I’m just outraged at the reaction- I’m a new mom but I get my sleep and my baby gets hers. I have too many friends who constantly complain that they can’t do this and that all because of their kids lack of sleeping – but when you see the behavior you realize they are encouraging it. And when there kids are with someone else they sleep through the night. Also, 50% of the intern calls I got this year were from parents. At what point do you stop coddling and start creating a strong autonomous individual.

meghan on

Susan, they don’t know what you are talking about, because not one of them bothered to read the article. They saw Ferber and started to unload on cry-it-out, like it were child abuse.

Tiffany, you won’t let a man tell you how to raise your child? Really? I didn’t realize men could not be parents. Or are you one of those women that believe your husband/SO has no say, since the children come out of your body?

JM on

yeah i’m glad i am not the only one who was confused, to say the least, by the outrage towards this article.

as i said we used similar methods with our five kids as are listed above. to me they are actually common sense. i didn’t realise there were parents who thought that anything listed above was cruel or unusual. would anyone care to enlighten me as to what is so wrong about the tips given above?

Jennifer on

I am not a supporter of Ferber’s methods. As a mom who believes on nursing “on demand”, part of that “on demand” is nighttime. I cosleep with my 15 month old, who still nurses a few times at night. I did the same with my five year old who weaned at three years of age, and night weaned at age two. He now sleeps fantastically through the night, never waking, and we’ve never had any issue. He is confident mommy and daddy are there for him.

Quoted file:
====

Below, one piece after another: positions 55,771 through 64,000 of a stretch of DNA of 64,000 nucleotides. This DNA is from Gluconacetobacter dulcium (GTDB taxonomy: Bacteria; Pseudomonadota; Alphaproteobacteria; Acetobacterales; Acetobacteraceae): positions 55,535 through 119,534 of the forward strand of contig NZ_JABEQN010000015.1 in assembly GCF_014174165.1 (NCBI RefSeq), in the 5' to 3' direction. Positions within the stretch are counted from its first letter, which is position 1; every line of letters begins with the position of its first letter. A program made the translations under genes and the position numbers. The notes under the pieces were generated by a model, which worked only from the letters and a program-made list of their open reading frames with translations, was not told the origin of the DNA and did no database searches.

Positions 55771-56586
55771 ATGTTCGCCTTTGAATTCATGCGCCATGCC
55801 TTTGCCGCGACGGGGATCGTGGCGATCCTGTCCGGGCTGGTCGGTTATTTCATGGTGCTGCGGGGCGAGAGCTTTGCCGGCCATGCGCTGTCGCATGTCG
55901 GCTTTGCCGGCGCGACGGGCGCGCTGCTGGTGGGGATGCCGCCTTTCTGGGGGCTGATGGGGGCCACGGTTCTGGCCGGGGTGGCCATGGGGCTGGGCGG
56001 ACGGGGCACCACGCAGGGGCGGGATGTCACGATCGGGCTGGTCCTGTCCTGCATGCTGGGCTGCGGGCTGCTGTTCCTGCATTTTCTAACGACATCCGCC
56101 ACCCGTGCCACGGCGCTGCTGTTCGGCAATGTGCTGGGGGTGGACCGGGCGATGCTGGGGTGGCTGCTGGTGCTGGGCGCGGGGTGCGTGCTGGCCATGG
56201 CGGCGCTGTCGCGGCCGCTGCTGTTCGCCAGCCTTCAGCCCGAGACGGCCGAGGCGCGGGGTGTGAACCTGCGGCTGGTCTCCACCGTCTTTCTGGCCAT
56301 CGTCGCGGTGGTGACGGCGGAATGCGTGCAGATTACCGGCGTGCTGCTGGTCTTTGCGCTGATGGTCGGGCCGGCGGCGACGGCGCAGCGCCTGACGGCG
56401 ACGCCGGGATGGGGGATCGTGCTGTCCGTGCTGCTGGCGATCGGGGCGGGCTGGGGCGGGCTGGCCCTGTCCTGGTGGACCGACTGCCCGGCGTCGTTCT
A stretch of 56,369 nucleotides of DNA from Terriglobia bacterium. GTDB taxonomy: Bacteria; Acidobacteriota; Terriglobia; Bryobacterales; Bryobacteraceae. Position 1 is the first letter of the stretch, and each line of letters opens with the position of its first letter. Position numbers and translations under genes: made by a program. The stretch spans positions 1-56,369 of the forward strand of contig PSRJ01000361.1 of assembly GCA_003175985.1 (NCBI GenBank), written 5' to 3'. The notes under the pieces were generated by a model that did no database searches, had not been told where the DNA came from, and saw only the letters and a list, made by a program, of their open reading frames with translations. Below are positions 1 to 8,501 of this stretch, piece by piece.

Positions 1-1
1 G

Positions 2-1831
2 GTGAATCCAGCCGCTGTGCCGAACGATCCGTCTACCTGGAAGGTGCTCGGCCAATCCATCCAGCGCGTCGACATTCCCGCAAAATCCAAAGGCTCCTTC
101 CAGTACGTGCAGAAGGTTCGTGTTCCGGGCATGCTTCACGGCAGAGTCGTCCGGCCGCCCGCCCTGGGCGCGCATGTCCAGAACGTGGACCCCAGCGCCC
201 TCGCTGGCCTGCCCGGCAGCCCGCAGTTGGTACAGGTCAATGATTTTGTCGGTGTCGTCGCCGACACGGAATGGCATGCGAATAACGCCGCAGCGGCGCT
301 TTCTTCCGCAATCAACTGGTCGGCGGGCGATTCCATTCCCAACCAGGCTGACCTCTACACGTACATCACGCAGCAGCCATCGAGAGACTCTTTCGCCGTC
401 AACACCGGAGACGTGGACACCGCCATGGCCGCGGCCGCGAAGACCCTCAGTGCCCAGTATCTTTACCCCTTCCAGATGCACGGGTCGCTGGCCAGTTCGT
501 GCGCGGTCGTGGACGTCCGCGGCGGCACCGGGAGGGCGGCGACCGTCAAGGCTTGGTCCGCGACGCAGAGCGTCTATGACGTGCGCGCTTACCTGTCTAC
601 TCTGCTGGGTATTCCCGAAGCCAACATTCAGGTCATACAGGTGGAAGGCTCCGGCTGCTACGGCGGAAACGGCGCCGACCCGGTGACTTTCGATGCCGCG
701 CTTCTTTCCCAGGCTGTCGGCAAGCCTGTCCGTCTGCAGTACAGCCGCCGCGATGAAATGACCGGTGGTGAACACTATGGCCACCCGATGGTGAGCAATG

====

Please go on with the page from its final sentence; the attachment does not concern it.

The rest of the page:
I personally do not listen to anyone who is a “sleep trainer” of sorts. LIsten to your maternal instincts. Babies were meant to nurse frequently, and it’s not always easy, but that includes night. Formula fed babies might be able to sleep longer but it is harder for babies’ bodies to digest than breast milk. Elizabeth Pantley has great sleep books. And I’m a big supporter of everything Dr. Sears writes. As a dad, physician, and a man married to a nurse and IBCLC, I believe they know what they are doing. They also went on to raise children who were successful adults.

And believe me. Babies don’t stay babies for long. Enjoy those special times. Extra cuddles at night are the best. You’ll miss them when they are gone!

Maggie on

This is just funny and a little sad. It’s sleep people. You don’t have to deal with anyone’s except for the people in your home, why does it matter? People get so worked up over sleep issues. The attachment parents think any crying whatsoever is child abuse and that parents who do cry it out are not loving blah, blah, blah. Then the scheduling moms think the AP moms are never sleeping and have a crazy demanding child who wakes up every hour for 10 years. WHO CARES! Here’s an idea….do what works for your family and don’t worry about how others are getting to sleep. The passion behind these comments is so weird. That passion could be so better used in areas other than judging other people. Just saying…

Miss Zelda on

Ladies, I have a deal for you: